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Kenwood TH-F6A.. Dual VFOs, 400 Memories, 2M , 220 , and 440 capability, small, bullet proof..
My buddy has one. They are great. I would buy one ($300~) but I've already got the bases covered 2/220/440.

Excellent transmit and receive audio. It transmits with full 5 watt output on all three bands. Plus it receives general coverage HF receiver, aircraft, EVERYTHING, 0.01 to 1300 MHz, AM/FM/SSB! Dual channel receive. It's a heck of an HT.
 
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krokus

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Kenwood TH-F6 is a good option. I bought one in Dayton a couple years ago, along with a Kenwood TH-D72. I use them both, for different things.

For programming, the D72 is with a standard mini USB cable, whereas the F6 needs a common specialized cable. (I use one of the Wouxon cables for my F6.)

The software for either radio is free on Kenwood website.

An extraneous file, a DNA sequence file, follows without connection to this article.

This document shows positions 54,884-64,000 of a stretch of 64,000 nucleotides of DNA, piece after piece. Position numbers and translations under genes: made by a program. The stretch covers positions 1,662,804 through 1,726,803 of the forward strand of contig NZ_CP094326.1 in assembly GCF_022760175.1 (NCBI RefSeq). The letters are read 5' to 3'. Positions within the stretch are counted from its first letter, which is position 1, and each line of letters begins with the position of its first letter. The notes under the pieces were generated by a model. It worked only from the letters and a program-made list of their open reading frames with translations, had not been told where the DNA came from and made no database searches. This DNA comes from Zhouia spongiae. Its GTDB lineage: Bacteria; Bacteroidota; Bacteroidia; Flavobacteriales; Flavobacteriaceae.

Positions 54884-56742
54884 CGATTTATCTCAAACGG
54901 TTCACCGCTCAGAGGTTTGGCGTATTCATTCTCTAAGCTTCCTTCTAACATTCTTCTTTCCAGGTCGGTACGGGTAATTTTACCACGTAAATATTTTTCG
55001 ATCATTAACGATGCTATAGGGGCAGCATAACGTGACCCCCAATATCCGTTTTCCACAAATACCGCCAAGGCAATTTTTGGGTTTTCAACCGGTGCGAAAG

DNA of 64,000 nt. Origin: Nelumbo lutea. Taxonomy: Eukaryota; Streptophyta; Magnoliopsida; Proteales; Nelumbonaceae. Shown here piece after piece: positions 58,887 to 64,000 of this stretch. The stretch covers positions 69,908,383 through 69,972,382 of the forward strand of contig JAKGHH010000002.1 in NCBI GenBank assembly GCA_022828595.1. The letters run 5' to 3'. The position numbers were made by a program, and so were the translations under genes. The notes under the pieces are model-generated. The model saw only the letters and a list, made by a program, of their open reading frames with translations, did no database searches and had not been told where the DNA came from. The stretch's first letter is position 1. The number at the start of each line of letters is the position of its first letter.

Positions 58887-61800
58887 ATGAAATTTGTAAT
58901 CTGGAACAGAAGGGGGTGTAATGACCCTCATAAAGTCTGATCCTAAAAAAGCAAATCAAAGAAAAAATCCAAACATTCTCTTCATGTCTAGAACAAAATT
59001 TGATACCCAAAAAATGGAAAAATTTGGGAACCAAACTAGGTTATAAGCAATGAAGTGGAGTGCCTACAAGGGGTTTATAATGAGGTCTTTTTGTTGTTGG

If you want a drop-in charger capability, the D72 uses the same battery as one of the commercial series, and can be charged with a KSC-32. (Going by memory.)

Both radios have the option to run off of AA or AAA batteries, using an accessory battery holder. (I do not remember which model uses which battery type.)

Sent via Tapatalk
 

Dale12

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I have a FT 60 also, my first and only ham radio. Bought an adapter cable so I could go to a PL259 and a outside home brew antenna. Does anyone know what size female 12 volt connector to order to make a 12 volt cable for same? Thanks Dale12.
 

robertmac